“Concept creep” can also make us less attuned to the nuances of a term like emotional labour — and its limitations, Dr. Wingfield notes. Her own work has examined the racial dynamics of emotional labor, something that was completely absent in Dr. Hochschild’s original research. When a company asks employees to do emotional labor, they rarely consider what it’s like to be a person of colour in the workplace. “Organisations won’t say to Black workers, ‘If you are confronted by a racist customer, then make sure that you emotionally respond in this way,’” Dr. Wingfield says, “because emotional labor is developed and communicated with the expectation that workers won’t have those experiences.” This dynamic puts people of colour at a disadvantage by requiring them to do additional “emotion work” in order to perform the emotional labor that’s required of them. It stands to reason that the same might hold true for people in other communities that are often confronted with prejudiced speech and actions, including queer people or people with disabilities. When we’re equivocal about the meaning of the words, this reality can get ignored.
While emotional labour can be stressful and draining, when I ask Dr. Wingfield if it’s inherently “bad,” she says the research is mixed. Lower-status workers tend to be more alienated by emotional labour, especially when they’re being told to conceal feelings of anger and frustration. But Dr. Wingfield says that she’s most concerned with what emotional labour reveals about the amount of control organisations have over workers.
Companies can ask employees to show up at a certain time or complete certain activities throughout the day, of course. But emotional labor points to the “increasing and encroaching control” organisations have on workers’ inner emotional spaces. “I think that’s a pretty worrying thing, particularly when we’re in an economy where there’s increasing economic inequality, and where workers continue to have fewer and fewer rights in a society where the kind of balance is shifted away from them in many ways,” Dr. Wingfield says.
The COVID-19 pandemic has offered an opportunity to rethink the extent to which workers are — and should be — expected to adhere to emotional labor requirements: Is it humane to ask employees to disguise their panic, behave deferentially, and try to make a customer happy when that customer is putting their lives at risk by refusing to wear a mask, for instance? What can be done to support healthcare workers who are tasked with reassuring patients and patients’ families, while grappling with their own stress, panic, and fear during this unprecedented experience?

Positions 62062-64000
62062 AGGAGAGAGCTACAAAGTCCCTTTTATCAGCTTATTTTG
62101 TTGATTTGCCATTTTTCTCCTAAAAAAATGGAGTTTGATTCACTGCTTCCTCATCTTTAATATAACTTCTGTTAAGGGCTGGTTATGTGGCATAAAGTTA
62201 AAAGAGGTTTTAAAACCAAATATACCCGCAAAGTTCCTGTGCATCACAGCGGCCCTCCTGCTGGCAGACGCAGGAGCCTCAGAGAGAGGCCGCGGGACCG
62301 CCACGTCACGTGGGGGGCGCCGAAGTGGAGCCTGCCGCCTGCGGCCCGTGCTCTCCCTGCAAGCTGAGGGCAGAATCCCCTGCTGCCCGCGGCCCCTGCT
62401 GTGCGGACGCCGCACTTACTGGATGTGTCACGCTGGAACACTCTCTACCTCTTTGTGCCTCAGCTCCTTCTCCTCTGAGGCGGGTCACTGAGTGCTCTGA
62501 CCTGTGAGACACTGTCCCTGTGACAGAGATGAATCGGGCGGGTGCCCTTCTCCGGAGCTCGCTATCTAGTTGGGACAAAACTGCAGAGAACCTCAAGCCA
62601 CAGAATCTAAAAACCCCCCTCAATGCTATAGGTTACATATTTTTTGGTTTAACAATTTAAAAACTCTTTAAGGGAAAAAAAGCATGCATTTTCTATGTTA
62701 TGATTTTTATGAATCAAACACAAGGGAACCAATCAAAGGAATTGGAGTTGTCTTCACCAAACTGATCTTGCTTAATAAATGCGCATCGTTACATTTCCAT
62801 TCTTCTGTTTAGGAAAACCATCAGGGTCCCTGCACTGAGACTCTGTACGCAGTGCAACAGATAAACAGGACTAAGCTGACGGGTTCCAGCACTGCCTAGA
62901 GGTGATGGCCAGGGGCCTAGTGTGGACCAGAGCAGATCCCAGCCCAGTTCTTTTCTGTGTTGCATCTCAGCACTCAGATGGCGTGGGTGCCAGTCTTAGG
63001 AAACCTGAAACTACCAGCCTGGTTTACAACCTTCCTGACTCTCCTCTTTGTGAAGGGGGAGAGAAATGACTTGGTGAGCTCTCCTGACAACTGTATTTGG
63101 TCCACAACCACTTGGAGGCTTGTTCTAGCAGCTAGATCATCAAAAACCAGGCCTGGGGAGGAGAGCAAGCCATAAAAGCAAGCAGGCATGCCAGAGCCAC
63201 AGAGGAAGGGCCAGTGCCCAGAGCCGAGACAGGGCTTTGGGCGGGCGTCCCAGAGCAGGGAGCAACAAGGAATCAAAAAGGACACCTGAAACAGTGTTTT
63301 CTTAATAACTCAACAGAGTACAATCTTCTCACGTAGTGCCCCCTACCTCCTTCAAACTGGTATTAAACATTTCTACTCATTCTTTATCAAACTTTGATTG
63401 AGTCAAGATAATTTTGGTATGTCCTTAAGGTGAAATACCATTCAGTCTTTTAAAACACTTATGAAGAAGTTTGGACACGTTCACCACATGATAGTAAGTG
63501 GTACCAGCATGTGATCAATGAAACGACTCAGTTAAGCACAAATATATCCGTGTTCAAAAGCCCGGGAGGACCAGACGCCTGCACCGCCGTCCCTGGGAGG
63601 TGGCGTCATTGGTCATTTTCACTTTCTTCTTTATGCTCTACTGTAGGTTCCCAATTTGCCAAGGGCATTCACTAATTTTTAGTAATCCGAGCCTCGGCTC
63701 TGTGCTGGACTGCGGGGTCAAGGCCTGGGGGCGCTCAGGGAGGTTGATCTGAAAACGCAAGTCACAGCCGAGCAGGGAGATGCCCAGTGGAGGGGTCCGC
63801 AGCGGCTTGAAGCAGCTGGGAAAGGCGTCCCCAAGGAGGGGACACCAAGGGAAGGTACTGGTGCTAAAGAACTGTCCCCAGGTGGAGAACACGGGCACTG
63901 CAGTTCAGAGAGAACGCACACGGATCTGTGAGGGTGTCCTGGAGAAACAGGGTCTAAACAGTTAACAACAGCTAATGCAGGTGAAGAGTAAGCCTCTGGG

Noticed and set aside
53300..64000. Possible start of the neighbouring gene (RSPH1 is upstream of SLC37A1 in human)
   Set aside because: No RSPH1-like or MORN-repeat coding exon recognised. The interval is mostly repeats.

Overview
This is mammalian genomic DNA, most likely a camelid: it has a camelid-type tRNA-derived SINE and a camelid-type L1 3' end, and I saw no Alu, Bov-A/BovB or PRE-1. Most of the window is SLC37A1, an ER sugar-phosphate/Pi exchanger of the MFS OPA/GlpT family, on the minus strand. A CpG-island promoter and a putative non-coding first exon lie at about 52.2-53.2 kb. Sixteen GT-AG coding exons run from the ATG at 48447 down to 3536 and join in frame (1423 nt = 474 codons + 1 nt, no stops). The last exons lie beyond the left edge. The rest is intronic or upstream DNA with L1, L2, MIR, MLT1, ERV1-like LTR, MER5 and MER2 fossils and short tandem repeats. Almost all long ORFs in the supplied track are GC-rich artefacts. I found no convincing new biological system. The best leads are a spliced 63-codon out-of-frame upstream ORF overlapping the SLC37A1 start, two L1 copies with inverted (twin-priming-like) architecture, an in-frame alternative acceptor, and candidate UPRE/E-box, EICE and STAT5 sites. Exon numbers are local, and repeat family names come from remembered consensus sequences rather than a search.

It is possible for companies in industries that typically require a lot of emotional labour to protect their workers. Some restaurants, for instance, allow and even urge their staff to push back on rude customers; their reputation for having non-deferential servers can even become part of the establishments’ appeal. These companies may not form such policies with an explicit understanding of emotional labour, but they show that it is possible to be in the service industry and respect the rights and wellbeing of workers. Giving Black employees a clear outlet to express when they’ve experienced racism and discrimination, explicitly telling them that they aren’t required to maintain a certain emotional attitude in the face of racism, and actually following through on these policies could also help reduce the additional emotional labour that’s often placed on workers of colour.
I’ve been thinking about it this way: Expecting an employee to be generally polite is one thing. Requiring them to be peppy and cheerful, regardless of what’s going on with them and/or in the face of rudeness, aggression, or downright abuse from a customer or client is another. Our “customer is always right” culture, in particular, should be criticised for allowing organisations to encroach upon a worker’s private emotional life to an inappropriate — and harmful — degree.
As for the phenomenons that I used to ascribe to emotional labor, now I’ve learned that those have their own names. “Second shift,” for instance, refers to work done at home after completing one’s professional duties — typically, it’s done by women. Pushing for precision around a term might feel nit-picky, but actually it’s a necessary reminder that, in order to affect real change, we must know what it is we’re talking about.
Credit: Original article published here.